GREAT TRAIN ROBBERY, THE (aka: THE FIRST GREAT TRAIN ROBBERY)
(director/writer: Michael Crichton; screenwriter: based on the novel by Michael Crichton; cinematographer: Geoffrey Unsworth; editor: David Bretherton; music: Jerry Goldsmith; cast: Sean Connery (Edward Pierce), Donald Sutherland (Robert Agar), Lesley-Anne Down (Miriam), Alan Webb (Edgar Trent), Malcom Terris (Henry Fowler), Robert Lang (Inspector Sharp), Michael Elphick (Burgess), Wayne Sleep (Clean Willy), Pamela Salem (Emily Trent), Pamela Salem (Emily Trent), Gabrielle Lloyd (Elizabeth Trent); Runtime: 111; MPAA Rating: PG; producer: John Foreman; MGM/UA Home Video; 1979)
“Lumbers along at a dull pace.”
Reviewed by Dennis Schwartz
Director Michael Crichton (“Jurassic Park”/”Coma”) adapts this period heist film from his own 1975 novel. It’s based on a true story about the legendary first recorded robbery from a moving train. Under Crichton’s patchy and static direction the film lumbers along at a dull pace, the characters remain mostly undeveloped, its comedy is too awkward to work and because it sets the tone the suspense part never materializes and, ultimately, a sense of emptiness prevails about the project that can’t quite make the thieves convincing as anti-establishment figures having some fun at the expense of the powerful. The real heist might be in the valuable time it steals from the viewer, as the film seemed to drag on forever with only a few bright spots. The supposedly magnificent heist, despite taking up most of the film going through the elaborate ingenious preparations by covering all the details for pulling it off, turns out just like any ordinary heist film (this one was even below average of other heist pics).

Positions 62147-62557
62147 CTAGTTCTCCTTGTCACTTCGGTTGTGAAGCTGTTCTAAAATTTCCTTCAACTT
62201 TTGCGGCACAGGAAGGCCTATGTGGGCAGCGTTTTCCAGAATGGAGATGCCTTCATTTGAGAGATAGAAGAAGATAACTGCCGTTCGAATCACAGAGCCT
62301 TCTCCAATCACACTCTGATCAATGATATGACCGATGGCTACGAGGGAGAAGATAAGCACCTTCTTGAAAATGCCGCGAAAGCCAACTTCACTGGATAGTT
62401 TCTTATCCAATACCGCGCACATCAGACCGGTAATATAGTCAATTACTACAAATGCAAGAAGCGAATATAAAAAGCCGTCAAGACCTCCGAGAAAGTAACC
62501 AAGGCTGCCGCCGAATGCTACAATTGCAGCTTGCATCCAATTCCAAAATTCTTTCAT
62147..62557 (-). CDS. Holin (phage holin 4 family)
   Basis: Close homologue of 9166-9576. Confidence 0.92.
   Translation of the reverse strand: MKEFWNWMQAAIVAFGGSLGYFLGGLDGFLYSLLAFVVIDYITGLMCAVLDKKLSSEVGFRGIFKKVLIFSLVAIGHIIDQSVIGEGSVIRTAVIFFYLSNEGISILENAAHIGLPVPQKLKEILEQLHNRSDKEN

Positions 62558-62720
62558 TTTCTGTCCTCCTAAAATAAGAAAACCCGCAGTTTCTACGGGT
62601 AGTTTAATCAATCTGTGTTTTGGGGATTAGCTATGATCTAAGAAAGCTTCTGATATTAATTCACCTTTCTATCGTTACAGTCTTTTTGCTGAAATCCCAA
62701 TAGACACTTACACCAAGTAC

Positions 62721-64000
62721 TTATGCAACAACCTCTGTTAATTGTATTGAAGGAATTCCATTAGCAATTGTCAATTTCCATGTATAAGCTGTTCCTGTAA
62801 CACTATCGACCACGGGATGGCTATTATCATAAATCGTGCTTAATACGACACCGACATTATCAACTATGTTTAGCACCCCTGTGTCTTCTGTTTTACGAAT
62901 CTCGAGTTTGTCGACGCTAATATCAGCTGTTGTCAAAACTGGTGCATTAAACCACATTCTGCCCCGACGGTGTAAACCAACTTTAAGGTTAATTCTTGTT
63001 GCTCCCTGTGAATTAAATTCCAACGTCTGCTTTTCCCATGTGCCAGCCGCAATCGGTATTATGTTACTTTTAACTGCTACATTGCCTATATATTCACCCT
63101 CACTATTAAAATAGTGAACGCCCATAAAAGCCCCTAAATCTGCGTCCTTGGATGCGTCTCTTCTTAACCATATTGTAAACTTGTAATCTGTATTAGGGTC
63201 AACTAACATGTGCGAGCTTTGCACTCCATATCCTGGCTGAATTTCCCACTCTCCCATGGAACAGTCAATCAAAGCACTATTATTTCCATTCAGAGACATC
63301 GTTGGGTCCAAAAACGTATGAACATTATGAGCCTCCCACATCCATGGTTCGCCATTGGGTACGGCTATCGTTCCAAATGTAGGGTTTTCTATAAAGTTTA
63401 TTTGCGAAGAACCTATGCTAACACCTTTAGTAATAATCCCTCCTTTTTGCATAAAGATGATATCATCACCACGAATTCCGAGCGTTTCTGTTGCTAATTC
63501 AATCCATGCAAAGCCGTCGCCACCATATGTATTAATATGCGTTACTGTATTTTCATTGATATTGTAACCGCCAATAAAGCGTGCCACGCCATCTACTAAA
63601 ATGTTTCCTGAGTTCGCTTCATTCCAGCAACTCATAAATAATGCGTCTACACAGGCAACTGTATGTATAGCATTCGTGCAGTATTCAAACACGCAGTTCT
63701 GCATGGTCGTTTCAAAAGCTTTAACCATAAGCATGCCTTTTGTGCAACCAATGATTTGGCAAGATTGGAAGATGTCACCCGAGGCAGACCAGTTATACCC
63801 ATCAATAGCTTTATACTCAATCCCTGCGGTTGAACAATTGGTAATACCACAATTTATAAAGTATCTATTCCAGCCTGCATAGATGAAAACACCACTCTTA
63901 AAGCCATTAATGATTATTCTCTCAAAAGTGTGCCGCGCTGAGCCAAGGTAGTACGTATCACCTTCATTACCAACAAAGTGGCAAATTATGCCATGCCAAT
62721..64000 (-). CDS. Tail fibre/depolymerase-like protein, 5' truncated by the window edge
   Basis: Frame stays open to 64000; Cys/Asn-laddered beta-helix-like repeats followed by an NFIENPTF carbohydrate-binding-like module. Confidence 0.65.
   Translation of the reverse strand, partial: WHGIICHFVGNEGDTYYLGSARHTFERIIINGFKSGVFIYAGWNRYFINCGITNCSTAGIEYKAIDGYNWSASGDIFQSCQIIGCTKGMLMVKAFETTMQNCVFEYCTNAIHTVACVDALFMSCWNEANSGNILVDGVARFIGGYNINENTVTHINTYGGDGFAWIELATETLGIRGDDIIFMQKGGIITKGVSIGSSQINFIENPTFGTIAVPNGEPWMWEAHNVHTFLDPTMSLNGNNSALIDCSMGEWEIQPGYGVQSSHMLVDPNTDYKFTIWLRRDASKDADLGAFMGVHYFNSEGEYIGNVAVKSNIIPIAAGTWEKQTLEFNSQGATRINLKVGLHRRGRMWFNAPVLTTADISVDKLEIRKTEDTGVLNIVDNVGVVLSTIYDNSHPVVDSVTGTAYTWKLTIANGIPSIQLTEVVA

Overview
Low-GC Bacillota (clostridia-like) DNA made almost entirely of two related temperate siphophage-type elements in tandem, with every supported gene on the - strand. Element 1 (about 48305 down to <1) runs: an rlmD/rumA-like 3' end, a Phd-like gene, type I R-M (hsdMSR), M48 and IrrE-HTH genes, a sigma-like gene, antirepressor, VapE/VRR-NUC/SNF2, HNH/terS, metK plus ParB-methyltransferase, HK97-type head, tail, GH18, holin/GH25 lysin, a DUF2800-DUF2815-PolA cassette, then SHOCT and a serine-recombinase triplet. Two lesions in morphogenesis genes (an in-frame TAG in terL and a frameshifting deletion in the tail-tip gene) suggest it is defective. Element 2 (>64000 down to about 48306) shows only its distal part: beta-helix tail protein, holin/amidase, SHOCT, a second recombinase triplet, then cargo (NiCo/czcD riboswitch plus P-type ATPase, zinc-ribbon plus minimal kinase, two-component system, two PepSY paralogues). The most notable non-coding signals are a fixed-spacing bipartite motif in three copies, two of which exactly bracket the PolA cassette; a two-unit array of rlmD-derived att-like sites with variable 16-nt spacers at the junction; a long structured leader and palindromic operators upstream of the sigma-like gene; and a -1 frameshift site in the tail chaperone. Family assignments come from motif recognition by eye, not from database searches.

The close to fifty year old Sean Connery shuns his James Bond role after the 1971 Diamonds are Forever to play here the likeable roguish thief who is capable of brutality, having the ladies fawn over him and doing many of his own stunts (that was Connery climbing atop the moving railroad cars in the final heist scene). Four years after this film Connery would do one last Bond film, Never Say Never Again.
Warning: spoiler in the next paragraph.
In 1855, in Victorian England, dapper detail-minded con man Edward Pierce (Sean Connery) assembles a gang of thieves–his master of disguises busty moll Miriam (Lesley-Anne Down), dimwitted locksmith/safecracker Agar (Donald Sutherland) and cat burglar Clean Willy (Wayne Sleep)–to rob the gold bullion shipment that’s worth some £25,000 on the moving Folkstone express (it goes from London to Folkstone and was filmed at the Irish countryside). The money is used for the payroll of England’s army in the Crimean war with Czarist Russia. To pull off the Big Job, Pierce needs the wax impressions of the four keys to the safe of the moving train. He goes after the keys one at a time: the first key he discovers where it’s hidden through deceit, by dating the bank president Edgar Trent’s (Alan Webb) plain daughter (Gabrielle Lloyd) until he finds out the key is kept in the wine cellar of his mansion; that bank manager Henry Fowler (Malcom Terris) always wears it around his neck and it will take getting him into a brothel to make an impression of the key; and that the other two keys are kept guarded in the cabinet of the dispatcher’s office at the railroad station, which requires the aid of a cat burglar. After Pierce secures the keys, the robbery goes off without a hitch but he’s nabbed through eyewitnesses. The film has him gleefully escaping from the courtroom during the trial with the help of Miriam and Agar; in real-life Agar ratted him out and the gang was sentenced to long prison sentences.
What the film lacked was bustle. It tried hard to be pleasing, but never found its footing to become substantial. In England it was called The First Great Train Robbery, so as to avoid being confused with Britain’s headline grabbing 1963 railroad heist–which wasn’t taken so humorously as evidently this one was. The film is dedicated to cinematographer Geoffrey Unsworth, who died just before the film was released. He did a good job photographing London as it would look during Victorian times, showing things that ranged from its public hangings, rough slums, gambling dens and rich drawing rooms of the upper classes.
REVIEWED ON 1/7/2007 GRADE: C https://dennisschwartzreviews.com/